My main Takeaways from Frontend Developer Love & Vue.js Amsterdam 2020
We sent a team to the Vue.js Amsterdam and Frontend Developer Love conference. In an ongoing series, our team is sharing what their takeaways are. Today Adrian Rosario starts with: A new perspective on ways of working.
All parts from this series:
- A new perspective on ways of working, by Adrian Rosario
- SVGs, Serverless and the Composition API, by Julian Schäfer
- Social Impact and Test Driven Development (TDD)., by Lisa Altekrüger
It may come as a surprise that in a conference full to the brim with exciting tech announcements and showcases of new tooling, the most memorable talks for me had for the most part no trace of actual coding.
The truth of the matter is that if you follow the Vue ecosystem very closely, and treat every tease of a new announcement as the hot new gossip in town, most of the topics presented will hardly be of any surprise, as exciting as they may be.
On the other side of the spectrum you'll find these less technical talks which are more concerned about the mentality you should have when tackling your daily challenges, and less about the low level implementation details that you might employ while coding.
These talks advocate for taking a step back and thinking about the what and why of what you're doing, before focusing all your attention on the how. These are the kind of talks that, if you're like me, you're likely to skip when browsing through the recordings of a conference.
The presentations that stuck the most with me share a lot of the same sentiment, which in my opinion could be summarised as stop over-engineering and focus on what really matters.
How thinking small is changing software development big time
First talk of the 3-day conference and Sander Hoogendoorn came out with guns blazing ready to wake up anyone that needed it. His very energetic talk focused on how the world is not moving fast enough to align with the advancements on technology. He mentions how even though the development world is an entirely different thing from what it was in 2001, the industry still sticks to the principles of the Agile Manifesto as if they were law. He drives special attention to how the Agile process does not allow us to deliver value at the same speed as modern tooling enables.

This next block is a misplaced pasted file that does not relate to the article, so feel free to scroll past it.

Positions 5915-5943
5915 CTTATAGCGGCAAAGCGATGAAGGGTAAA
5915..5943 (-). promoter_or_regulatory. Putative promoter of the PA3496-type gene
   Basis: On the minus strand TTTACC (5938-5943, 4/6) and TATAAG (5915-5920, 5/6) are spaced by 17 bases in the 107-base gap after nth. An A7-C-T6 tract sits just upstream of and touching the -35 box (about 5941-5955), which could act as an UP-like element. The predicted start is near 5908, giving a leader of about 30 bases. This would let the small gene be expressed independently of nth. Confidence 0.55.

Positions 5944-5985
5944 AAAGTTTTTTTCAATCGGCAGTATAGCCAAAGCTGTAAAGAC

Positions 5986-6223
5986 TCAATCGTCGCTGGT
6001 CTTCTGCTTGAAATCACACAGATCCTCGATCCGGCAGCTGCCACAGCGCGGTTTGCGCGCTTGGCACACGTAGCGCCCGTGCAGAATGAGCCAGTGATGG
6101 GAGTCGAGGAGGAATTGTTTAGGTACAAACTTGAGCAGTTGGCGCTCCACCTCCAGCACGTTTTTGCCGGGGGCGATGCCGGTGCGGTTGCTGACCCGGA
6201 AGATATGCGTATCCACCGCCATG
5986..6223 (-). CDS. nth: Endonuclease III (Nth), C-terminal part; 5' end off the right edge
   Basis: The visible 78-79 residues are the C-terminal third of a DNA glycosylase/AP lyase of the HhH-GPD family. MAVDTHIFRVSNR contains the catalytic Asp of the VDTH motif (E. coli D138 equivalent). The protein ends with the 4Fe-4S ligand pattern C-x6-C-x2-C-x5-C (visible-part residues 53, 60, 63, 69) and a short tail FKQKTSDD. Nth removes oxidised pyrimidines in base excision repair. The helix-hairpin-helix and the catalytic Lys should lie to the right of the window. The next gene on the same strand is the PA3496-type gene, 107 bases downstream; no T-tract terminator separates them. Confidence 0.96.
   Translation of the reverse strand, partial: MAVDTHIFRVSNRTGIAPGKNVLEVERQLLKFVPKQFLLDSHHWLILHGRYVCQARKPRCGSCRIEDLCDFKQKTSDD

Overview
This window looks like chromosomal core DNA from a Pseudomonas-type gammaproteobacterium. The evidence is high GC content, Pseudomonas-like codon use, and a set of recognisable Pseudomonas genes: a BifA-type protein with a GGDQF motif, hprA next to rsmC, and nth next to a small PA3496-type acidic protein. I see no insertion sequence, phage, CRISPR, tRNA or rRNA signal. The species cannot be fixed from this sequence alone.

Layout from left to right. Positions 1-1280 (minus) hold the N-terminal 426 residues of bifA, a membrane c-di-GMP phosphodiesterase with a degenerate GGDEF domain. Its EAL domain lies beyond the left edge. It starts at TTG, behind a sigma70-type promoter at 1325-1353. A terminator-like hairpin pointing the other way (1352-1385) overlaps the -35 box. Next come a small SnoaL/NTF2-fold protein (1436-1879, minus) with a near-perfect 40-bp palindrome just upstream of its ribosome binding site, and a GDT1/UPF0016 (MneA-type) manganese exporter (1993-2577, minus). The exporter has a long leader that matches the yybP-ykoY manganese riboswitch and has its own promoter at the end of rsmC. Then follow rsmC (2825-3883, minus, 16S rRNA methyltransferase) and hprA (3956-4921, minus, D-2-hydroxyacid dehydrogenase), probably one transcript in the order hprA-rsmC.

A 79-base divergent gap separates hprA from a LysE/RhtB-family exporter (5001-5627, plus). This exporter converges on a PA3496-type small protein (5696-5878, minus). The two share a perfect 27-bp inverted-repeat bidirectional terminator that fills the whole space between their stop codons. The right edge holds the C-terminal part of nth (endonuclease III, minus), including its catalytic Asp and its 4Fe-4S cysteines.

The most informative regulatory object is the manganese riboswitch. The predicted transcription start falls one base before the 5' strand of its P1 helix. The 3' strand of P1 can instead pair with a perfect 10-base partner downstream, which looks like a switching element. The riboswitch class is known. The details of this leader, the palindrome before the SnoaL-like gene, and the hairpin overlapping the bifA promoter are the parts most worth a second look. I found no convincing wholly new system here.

Most companies are following Scrum or Kanban processes to a fault because they assume they are correct, not because they fit best their particular circumstances. As a result, their processes such as standups, retrospectives, etc. have become ceremonies that don't necessarily uphold any value.
Technology advances in an exponential rate but our processes don't necessarily do so with the same speed. With how much technology has evolved in recent years and how much more accessible it has become, any market is vulnerable to being disrupted by anyone, at any point; just like the hotel market was disrupted by airbnb, taxis were by Uber, banking by N26 and the like. They might be doing the same thing we're doing but faster, more efficiently and cheaper. As a result we need to move even quicker, not to be left behind. We need to be more agile than "Agile".
According to Sander, to accomplish this, we must:
Deliver small features
As Developers, if we're doing any meaningful work at all, our work is "chaotic". Meaning we cannot attempt to linearly predict the solution and how to get there. Things change and we need to rethink and react to our environment. There's not a predetermined set of solutions from which we can choose. The only thing we can do is take a small step, see what happens, and then decide on what the next step should be.
To quote Dave Snowden:
"In a chaotic context, searching for right answers would be pointless: the relationships between cause and effect are impossible to determine because they shift constantly and no manageable patterns exist, only turbulence. This is the realm of unknowables.The chaotic domain is almost always the best place for leaders to impel innovation."
Because of the uncertainty, we're better off thinking about delivering small increments continuously, over big projects seldomly.
"After doing them wrong for 50 years, we should finally stop doing projects".
Have even shorter cycles
Instead of doing two or three weeks sprints, we should aim to provide a continuous flow. We can do this by removing ceremonies from our processes, making use of smaller teams with smaller goals, and automating wherever we can. The more you automate, the faster you can push to production.
According to Sanders, Agile nowadays means taking the ceremonies from SCRUM, instead of taking its ideal of adding value continuously and improving on each iteration. If we followed this principle, we should theoretically be equipped with how to deal with this ever-changing world. The goal was never for an iteration to be every few weeks, but to be as fast as possible.
We should aim to find the optimal processes for us, which might not necessarily consist of having retros, kick-off's, or other "ceremonies". The process could be as simple as finding the most important tasks and just moving them from left to right on a Kanban board. The fastest you're able to do this movement, the more agile you are.